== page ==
With our pregnancy proceeding apace, I think he had visions of us being homeless at Christmas and having to lodge in a stable.

 

What he didn’t mention about the Mill was that the grass was not only greener, (as other men’s grass invariably is) but also overgrown, knee-high and covered an area the size of a football pitch before finally running down a slope into a stream.

There was, he told me, a large scythe for the tricky bits.

 

Still, half a day’s work once a week, looking like the grim reaper, was a small price to pay for free board and lodging and the prospects of a summer, maybe even longer, in Cornwall.

 

The Thomas Hardy play came to an end and somehow we’d all managed to keep our sanity. Our benefactor returned to Cornwall to get ready to leave for Morocco while we bought a pale blue, second-hand VW Beetle and set off to join him and his family a week later, so we could overlap and learn the ropes.

 

Important things like where to buy the best Cornish Pasties.

 

Our host’s main concern was not pasties or indeed the animals but not letting the Aga go out. One got the impression that it’d been lit for so many years; no one knew how to light it again if it did.

One morning, after they had left, only a whole packet of firelighters saved us from the ignominy of telling him and his family that we’d failed them.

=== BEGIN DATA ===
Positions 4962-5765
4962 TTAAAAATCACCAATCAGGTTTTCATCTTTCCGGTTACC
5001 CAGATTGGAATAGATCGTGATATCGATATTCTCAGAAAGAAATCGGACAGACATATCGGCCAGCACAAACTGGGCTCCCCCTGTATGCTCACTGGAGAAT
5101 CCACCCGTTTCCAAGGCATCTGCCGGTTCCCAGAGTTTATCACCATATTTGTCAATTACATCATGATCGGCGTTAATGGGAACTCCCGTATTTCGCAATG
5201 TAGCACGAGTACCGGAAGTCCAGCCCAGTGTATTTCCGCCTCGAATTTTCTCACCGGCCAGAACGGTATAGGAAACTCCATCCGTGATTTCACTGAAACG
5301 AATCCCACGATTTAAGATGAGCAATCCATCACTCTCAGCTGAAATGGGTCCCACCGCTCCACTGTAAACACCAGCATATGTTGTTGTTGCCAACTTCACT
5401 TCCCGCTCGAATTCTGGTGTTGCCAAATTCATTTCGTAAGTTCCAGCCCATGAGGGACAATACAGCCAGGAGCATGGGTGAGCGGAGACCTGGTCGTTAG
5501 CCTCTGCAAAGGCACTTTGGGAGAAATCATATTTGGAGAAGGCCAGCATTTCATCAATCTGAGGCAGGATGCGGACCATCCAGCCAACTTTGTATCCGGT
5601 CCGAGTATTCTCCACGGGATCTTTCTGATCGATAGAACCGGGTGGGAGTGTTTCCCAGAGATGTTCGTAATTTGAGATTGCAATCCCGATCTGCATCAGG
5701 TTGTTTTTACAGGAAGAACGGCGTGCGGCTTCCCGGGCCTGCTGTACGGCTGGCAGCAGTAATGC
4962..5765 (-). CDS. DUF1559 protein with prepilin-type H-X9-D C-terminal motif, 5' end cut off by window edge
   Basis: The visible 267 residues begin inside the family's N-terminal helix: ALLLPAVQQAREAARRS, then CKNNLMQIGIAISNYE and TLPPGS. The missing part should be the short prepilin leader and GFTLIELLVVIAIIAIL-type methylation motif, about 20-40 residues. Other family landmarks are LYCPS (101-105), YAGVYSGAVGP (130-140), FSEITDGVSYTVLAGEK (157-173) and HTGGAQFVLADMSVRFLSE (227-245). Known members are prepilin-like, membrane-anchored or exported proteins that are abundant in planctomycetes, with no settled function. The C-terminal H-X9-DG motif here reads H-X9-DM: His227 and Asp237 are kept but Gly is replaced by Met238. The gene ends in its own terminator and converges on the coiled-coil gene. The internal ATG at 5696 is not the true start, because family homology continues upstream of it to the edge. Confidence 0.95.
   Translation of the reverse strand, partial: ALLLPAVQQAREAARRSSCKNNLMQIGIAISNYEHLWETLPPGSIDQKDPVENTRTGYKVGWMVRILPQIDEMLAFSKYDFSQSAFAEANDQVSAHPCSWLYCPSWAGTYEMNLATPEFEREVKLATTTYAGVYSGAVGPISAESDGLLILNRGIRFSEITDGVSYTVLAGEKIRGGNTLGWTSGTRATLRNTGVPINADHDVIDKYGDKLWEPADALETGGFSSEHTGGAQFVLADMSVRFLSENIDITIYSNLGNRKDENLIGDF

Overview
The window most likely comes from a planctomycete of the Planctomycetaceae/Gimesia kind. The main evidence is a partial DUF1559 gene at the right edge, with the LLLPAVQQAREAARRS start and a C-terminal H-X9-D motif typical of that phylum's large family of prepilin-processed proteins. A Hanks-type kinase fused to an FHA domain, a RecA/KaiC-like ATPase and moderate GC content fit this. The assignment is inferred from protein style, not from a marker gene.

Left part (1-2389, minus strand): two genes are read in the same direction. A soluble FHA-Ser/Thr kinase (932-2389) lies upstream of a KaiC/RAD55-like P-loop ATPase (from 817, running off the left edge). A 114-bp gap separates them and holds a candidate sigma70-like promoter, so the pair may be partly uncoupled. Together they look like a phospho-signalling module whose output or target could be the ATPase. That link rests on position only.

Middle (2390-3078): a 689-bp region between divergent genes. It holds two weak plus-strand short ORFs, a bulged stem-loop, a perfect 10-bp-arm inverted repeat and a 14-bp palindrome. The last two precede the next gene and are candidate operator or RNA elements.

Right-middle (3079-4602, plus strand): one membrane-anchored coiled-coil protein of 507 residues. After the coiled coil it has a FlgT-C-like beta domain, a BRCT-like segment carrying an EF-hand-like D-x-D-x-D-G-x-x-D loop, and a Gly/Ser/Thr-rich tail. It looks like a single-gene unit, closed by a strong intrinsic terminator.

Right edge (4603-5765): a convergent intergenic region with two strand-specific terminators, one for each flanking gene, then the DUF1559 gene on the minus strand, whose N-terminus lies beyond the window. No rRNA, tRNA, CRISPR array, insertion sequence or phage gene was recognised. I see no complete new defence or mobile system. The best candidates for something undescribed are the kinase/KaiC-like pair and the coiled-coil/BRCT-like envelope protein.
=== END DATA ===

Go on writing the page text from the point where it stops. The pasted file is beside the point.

We found the mill down a narrow lane, passing a little church, visited by John Betjeman on his bicycle and described in his long, beautifully written, autobiographical poem, “Summoned by Bells,” in which he paints an idyllic picture of a childhood spent regularly at Rock, a short ferry ride across the estuary from nearby Padstow, where he’d arrive by steam train from London, Paddington.

Betjeman, the Poet Laureate, visited the area all his life. His resting place is amongst the sand dunes at the pretty church of St Enedoc near Rock.

I spoke to one of the ferrymen that took him across the estuary and he told me that Betjeman once pointed to a cloud and said that it looked like a horses head.

“And do you know, “ he said, “It did, that’s ‘cause he were a poet, you see.”

 

The road to the mill led down to a stream, now dried up, that had been diverted along a leat at the back of the house,.

The house was long and squat with old grey roof tiles that had been repaired by skimming them over with a coating of cement, known in Cornwall as a, “Proper job.” It had been three separate cottages, one up, one down, housing large families behind small deeply recessed windows.